WASHINGTON—The American Federation of Teachers, AFT President Randi Weingarten and eight individual AFT member plaintiffs have reached a landmark settlement with the U.S. Department of Education in the case Weingarten v. DeVos, filed in July 2019 to hold the federal government accountable for its failure to manage the Public Service Loan Forgiveness program.
Under the historic agreement, tens of thousands of PSLF applicants who were denied relief will have an opportunity for their cases to be reviewed by the department, setting public employees across the country, including teachers, nurses and firefighters, on a path to a life-changing reduction or elimination of their crushing student debt burden.
PSLF guarantees that those who work in public service and consistently pay their monthly student loan bills will have the balance of their loans forgiven after 10 years. But since the program’s inception in 2007, fewer than 2 percent of applicants have received the relief they were promised. Instead, borrowers faced rampant servicer misconduct, were issued confusing and sometimes contradictory guidance about the status of their applications, and had no clear process for contesting erroneous decisions.
The settlement allows for an official review for those denied the forgiveness they believed they were owed. It will help borrowers receive credit for years of past payments, putting them that much closer to full forgiveness.
"The AFT has fought hard for years to make PSLF work for the borrowers it was intended to help, and with this settlement we have ensured that a promise made is a promise kept,” said Weingarten. “Congress pledged relief to those who dedicated their lives to serving the public, but 98 percent got a debt sentence instead. Today is a day of vindication for the millions of borrowers who took the government at its word but were cruelly denied through no fault of their own.”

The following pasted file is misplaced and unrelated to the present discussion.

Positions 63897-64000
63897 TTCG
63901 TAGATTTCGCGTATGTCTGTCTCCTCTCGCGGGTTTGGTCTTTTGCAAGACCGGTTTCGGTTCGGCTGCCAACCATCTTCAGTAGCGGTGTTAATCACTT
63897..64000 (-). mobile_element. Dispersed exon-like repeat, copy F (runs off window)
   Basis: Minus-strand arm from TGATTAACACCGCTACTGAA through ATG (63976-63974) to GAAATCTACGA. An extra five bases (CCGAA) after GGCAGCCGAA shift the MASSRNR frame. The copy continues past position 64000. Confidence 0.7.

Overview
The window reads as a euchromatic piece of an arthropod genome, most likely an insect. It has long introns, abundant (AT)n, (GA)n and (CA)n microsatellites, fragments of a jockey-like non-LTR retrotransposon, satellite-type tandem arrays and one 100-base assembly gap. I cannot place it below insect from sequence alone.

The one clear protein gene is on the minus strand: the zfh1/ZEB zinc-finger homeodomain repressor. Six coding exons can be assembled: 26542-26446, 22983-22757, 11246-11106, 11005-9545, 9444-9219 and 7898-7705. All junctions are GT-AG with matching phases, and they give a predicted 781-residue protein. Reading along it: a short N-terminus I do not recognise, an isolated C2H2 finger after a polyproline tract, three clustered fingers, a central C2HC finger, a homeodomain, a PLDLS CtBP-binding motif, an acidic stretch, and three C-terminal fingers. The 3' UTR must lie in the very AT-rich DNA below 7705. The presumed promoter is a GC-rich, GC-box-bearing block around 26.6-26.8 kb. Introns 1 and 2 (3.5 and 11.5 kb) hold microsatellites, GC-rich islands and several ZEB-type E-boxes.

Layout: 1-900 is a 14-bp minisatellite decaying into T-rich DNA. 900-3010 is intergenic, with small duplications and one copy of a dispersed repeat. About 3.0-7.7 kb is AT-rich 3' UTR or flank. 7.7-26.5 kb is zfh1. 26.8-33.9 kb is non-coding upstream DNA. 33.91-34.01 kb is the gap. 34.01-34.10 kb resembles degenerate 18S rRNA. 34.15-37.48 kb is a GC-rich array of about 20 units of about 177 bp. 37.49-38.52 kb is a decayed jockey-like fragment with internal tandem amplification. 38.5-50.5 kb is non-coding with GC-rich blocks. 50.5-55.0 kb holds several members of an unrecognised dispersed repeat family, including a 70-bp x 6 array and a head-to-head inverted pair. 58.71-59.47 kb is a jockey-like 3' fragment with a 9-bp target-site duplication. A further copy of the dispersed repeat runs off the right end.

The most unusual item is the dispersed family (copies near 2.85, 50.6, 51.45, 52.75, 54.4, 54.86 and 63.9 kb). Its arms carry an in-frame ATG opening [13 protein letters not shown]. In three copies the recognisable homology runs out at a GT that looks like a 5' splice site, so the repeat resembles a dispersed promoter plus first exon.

The settlement also discharges the full remaining loan balances of the eight individual AFT plaintiffs, eliminating close to $400,000 of student debt and securing the relief these public service workers have worked diligently toward for over a decade.
“This agreement unravels the Gordian knot of PSLF’s implementation and shows the power of advocacy and collective action,” Weingarten added. “It represents a game-changing victory for the millions of educators, nurses, public employees and other AFT members yoked to crushing monthly repayments that have upended their lives. And it gives muscle and teeth to the Education Department’s reforms to PSLF announced last week.”
The settlement takes several important steps to rebuild trust and secure the financial future of students entering public service jobs, by providing for:
- Reconsideration to borrowers whose applications for PSLF were denied;
- Automatic review of applications denied prior to November 2020 for borrowers with at least 10 years of repayment on a direct loan; and
- Detailed notices informing borrowers how many payments remain before they qualify for forgiveness, how they can find out which payments are qualifying, and whom to contact to receive guidance about how to obtain loan forgiveness.